By 3pm I was sitting in the lounge terrace of the Harbour enjoying coffee and overlooking Harbour Beach. I suddenly realised that about 30 surfers were out in Newquay Bay catching waves that broke on Towan Beach, on the western side of the famous rock, named The Island; they were achieving runs of around six seconds. Exposed rocks made the entrance onto Great Western beach too treacherous for the surfers. I glanced through the newspaper, Newquay Voice dated from the previous week, Wednesday 4th March and was treated to a review of Jean-Paul Sartre’s No Exit which was playing at the Lane Theatre. By 4pm I calculated that the tide was coming in and thus reducing the runs of the suffers down to three seconds. Eventually the Atlantic met the rocks, leaving the few surfers that remained no exit onto the sand to finish their run.
Aaron arrived in the lounge to talk about ethnobotany. He told me that his tiny orchard of one apple and one pear tree fruited earlier than most, we could see the black branches below from where we sat and talked. When he first experimented with the apples he had found that they had an almost savoury flavour because of the salt from sea spray. The flesh had very little pectin and was dry, almost powdery; this put me in mind of cider apples. He said the apples made great crisps. The thin slices stayed white and attractive for eating. It was a lot of labour to pick and prepare them but Harbour Beach apple crisps could extend the late summer season with a festival for the harvest. Juice from the pears of Newquay though, Aaron thought, would need the enthusiasm of a local winemaker to convert to sparkling perry.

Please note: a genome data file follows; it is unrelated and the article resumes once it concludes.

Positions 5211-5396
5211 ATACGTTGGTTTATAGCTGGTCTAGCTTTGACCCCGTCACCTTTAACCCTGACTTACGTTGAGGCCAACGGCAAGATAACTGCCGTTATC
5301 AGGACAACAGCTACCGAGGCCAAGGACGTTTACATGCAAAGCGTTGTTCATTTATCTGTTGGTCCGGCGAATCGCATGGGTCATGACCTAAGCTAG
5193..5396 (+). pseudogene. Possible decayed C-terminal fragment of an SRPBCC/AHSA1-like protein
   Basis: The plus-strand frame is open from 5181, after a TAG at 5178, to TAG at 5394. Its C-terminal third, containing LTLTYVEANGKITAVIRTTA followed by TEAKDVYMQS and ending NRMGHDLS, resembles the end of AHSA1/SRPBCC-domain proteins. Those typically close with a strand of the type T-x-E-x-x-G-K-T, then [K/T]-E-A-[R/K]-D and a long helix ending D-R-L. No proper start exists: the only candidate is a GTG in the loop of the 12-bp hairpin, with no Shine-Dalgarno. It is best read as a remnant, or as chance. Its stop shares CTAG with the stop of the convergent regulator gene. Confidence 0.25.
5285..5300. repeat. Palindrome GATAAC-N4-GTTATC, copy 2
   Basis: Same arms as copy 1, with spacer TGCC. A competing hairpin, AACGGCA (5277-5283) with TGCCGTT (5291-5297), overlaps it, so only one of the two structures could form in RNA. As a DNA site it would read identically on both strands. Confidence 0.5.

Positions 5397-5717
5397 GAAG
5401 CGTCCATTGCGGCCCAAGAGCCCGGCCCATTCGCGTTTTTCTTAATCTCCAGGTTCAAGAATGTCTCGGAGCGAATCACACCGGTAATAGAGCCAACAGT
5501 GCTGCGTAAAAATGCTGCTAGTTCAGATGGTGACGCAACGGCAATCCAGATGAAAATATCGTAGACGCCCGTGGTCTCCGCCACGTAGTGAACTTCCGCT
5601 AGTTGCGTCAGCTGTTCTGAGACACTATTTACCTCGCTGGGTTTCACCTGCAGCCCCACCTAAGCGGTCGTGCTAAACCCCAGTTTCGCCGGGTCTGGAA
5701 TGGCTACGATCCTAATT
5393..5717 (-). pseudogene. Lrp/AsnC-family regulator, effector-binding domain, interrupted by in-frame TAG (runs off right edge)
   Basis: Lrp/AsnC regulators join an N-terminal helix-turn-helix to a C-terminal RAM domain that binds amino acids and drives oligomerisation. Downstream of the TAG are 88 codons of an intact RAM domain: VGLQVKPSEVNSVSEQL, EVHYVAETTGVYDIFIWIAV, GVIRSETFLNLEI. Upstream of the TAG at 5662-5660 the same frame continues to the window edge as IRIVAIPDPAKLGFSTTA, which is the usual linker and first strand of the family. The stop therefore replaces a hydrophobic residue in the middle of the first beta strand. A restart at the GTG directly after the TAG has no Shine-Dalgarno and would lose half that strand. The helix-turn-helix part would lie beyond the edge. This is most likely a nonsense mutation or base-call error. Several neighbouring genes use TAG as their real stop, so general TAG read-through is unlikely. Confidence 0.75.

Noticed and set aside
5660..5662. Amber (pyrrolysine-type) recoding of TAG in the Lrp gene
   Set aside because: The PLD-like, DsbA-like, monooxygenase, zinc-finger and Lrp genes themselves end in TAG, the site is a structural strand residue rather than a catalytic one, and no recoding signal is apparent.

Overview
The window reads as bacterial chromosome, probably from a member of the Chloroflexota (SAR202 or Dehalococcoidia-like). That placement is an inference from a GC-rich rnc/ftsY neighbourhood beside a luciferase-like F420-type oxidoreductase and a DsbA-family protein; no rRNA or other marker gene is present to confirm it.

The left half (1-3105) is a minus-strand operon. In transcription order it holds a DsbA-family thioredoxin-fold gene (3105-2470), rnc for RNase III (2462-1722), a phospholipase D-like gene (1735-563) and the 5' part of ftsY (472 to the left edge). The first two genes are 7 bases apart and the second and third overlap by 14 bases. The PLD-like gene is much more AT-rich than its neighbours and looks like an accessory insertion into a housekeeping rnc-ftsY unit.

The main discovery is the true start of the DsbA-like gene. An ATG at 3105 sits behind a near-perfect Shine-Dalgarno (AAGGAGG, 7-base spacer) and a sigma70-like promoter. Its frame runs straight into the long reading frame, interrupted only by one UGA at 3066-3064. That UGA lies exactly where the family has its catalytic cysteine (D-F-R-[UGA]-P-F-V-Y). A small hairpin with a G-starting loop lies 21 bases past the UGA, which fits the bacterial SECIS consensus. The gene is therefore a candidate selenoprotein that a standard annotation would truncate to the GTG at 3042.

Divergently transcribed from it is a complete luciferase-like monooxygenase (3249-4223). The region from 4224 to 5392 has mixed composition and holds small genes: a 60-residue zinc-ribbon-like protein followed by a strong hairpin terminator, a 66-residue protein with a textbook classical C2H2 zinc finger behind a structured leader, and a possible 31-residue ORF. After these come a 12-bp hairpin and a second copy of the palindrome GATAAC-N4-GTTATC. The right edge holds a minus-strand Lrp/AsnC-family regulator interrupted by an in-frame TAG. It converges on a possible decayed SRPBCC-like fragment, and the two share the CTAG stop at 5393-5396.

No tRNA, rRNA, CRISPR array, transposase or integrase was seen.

When I’d made perry, I harvested fruit in August, which included windfalls, too. To pick from higher branches I had used a sock on a long pole. I ripened the collected pears in an outhouse for an extra week. Then fermented just one gallon in a glass demijohn for a month before bottling. Impatient, I tried the perry in early November but it was practically undrinkable and still very cloudy. On New Year’s Eve, though, my neighbours told me that the bottles I had given them were delicious and the wine a clear, very pale gold, thanks to careful pouring. The complexity of the pear, with its malic acid needs a second fermentation, it seems. The pear’s extension to Newquay’s season, then, would be not in the autumn but in March, the very time that I was here, to celebrate the uncorking of the winter perry. Tourism is created because the town’s artisan perry production is restricted in both time and place. We have to travel to the perry in its own season. Local producers must keep their nerve and not pasteurise, nor filter, not add sugar to preserve, not refrigerate nor move but wake and work and wait.
Look out for Fistral-3 to complete the story …